Monday, January 12, 2015


If I were more computer-savvy this blog would be bordered in black today. As it is, the black borders remain virtual but the mourning does not as France is reeling from two attacks by Islamic extremists this week, leaving 17 dead and a number of wounded. Their targets were the satirical magazine CHARLIE HEBDO (a weekly named after Charlie Brown) and a kosher supermarket in Paris. 

Followed a three-day-long horror movie/cop show televised live in France.
In their well-planned attack on the offices of Charlie Hebdo magazine during the weekly editorial meeting on Wednesday with staff writers and five cartoonists around the table, two French-Algerian brothers, Chérif and Saïd Kouachi, killed ten and severely wounded four people and killed an additional two policemen outside, shouting "We have avenged the Prophet!" before making their getaway in a stolen car. In their flight from pursuing police they managed to ditch their car and commandeer another from a frightened driver, and to slip out of town. Put on high alert, police began to stop and search cars and the next day, at one such checkpoint in nearby Montrouge, a 26-year-old policewoman was shot and killed as she tried to pull over 32-year old Amedy Coulibaly, a French-born immigrant from Mali. Coulibaly and his female passenger got away.

On Friday, the police caught the fugitive brothers in their dragnet and trapped them in a printing plant in a small town north-east of Paris, where after a seven-hour standoff France's special anti-terrorist forces killed them in a shootout and liberated their lone hostage. That same Friday, Amedy Goulibaly walked into a Jewish supermarket in Paris where he took 16 people hostage, demanding the liberation of the Kouachi brothers with whom he appeared to have close ties and a shared radicalized belief in Islam. Before the day was over, he had killed four of his hostages and was killed himself when anti-terrorist police stormed the market. Four policemen were wounded in the operation.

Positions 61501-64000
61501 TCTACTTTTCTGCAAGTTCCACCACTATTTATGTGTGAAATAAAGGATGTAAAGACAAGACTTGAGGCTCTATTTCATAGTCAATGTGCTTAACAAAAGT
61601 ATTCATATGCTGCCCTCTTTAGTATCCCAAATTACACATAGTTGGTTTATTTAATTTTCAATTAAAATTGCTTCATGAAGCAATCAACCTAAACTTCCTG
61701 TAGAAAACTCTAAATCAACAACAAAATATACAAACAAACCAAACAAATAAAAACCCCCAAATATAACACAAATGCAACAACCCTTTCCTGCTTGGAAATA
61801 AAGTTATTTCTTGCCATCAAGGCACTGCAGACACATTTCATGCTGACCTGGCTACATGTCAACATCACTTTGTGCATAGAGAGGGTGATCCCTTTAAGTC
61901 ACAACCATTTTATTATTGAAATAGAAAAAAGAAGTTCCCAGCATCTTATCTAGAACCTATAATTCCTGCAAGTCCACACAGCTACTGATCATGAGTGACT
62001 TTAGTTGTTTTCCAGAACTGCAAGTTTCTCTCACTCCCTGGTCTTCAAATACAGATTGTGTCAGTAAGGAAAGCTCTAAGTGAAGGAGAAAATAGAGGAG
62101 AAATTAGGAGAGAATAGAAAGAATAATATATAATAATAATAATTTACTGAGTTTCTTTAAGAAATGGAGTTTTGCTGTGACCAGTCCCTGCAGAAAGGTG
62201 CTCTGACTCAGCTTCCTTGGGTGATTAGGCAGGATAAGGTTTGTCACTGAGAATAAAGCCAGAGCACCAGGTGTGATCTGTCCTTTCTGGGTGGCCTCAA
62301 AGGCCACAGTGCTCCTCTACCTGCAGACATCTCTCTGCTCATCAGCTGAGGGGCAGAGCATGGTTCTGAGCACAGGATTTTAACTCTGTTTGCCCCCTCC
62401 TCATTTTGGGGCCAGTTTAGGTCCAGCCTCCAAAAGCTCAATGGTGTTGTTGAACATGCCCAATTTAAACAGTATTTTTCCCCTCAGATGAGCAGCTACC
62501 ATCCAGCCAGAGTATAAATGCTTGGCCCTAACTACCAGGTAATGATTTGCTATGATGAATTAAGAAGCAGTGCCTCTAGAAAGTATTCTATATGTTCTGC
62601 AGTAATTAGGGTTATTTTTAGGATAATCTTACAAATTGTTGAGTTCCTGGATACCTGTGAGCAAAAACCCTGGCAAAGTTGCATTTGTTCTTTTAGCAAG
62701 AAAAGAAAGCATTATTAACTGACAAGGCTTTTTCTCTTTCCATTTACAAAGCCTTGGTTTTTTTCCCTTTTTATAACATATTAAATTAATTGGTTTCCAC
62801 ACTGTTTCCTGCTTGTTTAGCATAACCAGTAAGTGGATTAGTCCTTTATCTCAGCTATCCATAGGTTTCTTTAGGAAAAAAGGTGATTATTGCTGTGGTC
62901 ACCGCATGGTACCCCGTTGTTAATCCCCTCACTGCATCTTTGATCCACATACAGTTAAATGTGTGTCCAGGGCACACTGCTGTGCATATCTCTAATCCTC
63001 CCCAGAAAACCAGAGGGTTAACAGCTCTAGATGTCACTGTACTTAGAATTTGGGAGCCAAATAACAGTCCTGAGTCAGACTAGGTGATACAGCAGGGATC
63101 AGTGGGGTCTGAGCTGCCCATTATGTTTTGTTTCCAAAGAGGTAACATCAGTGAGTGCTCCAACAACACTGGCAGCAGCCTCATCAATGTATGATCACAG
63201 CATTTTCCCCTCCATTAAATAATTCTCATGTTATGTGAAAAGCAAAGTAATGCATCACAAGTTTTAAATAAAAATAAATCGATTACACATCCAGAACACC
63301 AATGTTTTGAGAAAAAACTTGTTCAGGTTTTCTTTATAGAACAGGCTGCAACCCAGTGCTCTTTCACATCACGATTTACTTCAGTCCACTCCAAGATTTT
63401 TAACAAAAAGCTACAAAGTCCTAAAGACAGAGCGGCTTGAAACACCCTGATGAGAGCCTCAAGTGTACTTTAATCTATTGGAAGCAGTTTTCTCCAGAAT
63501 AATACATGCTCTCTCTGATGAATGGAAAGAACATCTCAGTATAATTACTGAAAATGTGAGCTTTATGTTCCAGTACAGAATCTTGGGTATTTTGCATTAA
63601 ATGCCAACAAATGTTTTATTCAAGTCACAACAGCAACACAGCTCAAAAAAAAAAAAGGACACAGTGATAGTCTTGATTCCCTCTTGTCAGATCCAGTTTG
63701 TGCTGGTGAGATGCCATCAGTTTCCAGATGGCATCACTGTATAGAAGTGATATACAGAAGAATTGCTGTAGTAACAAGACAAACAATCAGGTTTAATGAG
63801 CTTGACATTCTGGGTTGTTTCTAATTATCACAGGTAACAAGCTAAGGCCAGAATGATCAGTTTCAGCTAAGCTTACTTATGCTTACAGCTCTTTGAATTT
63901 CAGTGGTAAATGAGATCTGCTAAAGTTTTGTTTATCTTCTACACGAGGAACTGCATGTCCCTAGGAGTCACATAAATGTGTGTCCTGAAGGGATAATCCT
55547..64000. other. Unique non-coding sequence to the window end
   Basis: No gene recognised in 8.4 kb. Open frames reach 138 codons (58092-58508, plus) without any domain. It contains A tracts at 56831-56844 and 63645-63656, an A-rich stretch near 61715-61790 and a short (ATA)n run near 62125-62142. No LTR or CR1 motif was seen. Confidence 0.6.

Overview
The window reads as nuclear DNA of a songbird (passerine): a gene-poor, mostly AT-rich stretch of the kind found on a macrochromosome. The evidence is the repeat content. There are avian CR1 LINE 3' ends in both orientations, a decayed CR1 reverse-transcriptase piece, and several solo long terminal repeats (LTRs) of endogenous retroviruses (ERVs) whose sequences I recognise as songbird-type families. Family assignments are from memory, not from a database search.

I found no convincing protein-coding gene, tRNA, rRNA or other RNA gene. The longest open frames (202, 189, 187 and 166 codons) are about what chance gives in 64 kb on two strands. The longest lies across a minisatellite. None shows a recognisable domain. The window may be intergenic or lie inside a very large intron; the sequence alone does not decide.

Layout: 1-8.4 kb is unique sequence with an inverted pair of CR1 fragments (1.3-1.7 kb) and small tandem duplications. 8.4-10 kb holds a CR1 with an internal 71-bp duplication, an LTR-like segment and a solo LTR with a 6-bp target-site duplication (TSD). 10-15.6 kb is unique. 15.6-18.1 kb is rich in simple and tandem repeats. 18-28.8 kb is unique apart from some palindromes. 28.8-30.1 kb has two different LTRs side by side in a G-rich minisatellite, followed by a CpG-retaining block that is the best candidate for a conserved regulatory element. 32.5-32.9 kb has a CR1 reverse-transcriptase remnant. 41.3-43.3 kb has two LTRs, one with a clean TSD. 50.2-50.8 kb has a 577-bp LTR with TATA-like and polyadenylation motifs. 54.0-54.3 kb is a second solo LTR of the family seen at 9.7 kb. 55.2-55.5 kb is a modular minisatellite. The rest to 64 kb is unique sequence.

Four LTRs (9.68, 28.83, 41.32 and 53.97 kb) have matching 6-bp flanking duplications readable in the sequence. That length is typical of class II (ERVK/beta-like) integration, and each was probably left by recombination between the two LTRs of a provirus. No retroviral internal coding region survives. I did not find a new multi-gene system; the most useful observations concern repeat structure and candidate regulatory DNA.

As the story of Wednesday's attack on Charlie Hebdo unfolded, a spontaneous reaction of outrage, grief and defiance drove thousands of people into the street where they gathered to honor the victims and demonstrate their support for the magazine and what it represented. These demonstrations have spread all over the country with large numbers of people gathering every night, carrying JE SUIS CHARLIE signs. Thousands of burning candles have been left in front of city halls throughout the country, and walls covered with messages, cartoons and pencils stuck into the cracks in the wall. It is as if all of France rose up as one, united in its condemnation of this murderous attack on freedom of speech.

Charlie Hebdo's covers may have been shocking, crude, offensive, or even blasphemous at times, their right to be so has never been questioned. Not only were they seen as a form of free speech, they also fulfilled a national craving since deep inside the French soul is a need to mock. Provocation is the name of the game and gets people's attention.

That provocation comes with risks. In 2004, Dutch filmmaker and provocateur Theo van Gogh was murdered by a young Dutch-Moroccan Islamic fundamentalist for having produced a short film that was considered offensive to Islam. The killer shot van Gogh, who had received threats but ignored them, as he bicycled to work in Amsterdam, and left a ranting Islamic message pinned to the body with a dagger. Charlie Hebdo also had received threats, and after its offices were firebombed in 2011 its editor, Stéphane Charbonnier, was given police protection. In an interview in front of his burned-out office, "Charb" (as he signed his cartoons) responded with the French children's expression Même Pas Peur to indicate he was not afraid at all and added an extra barb to his next cover by changing the name Charlie Hebdo to Charia Hebdo. He may have been pushing his luck, but his luck had never failed him. Until it did.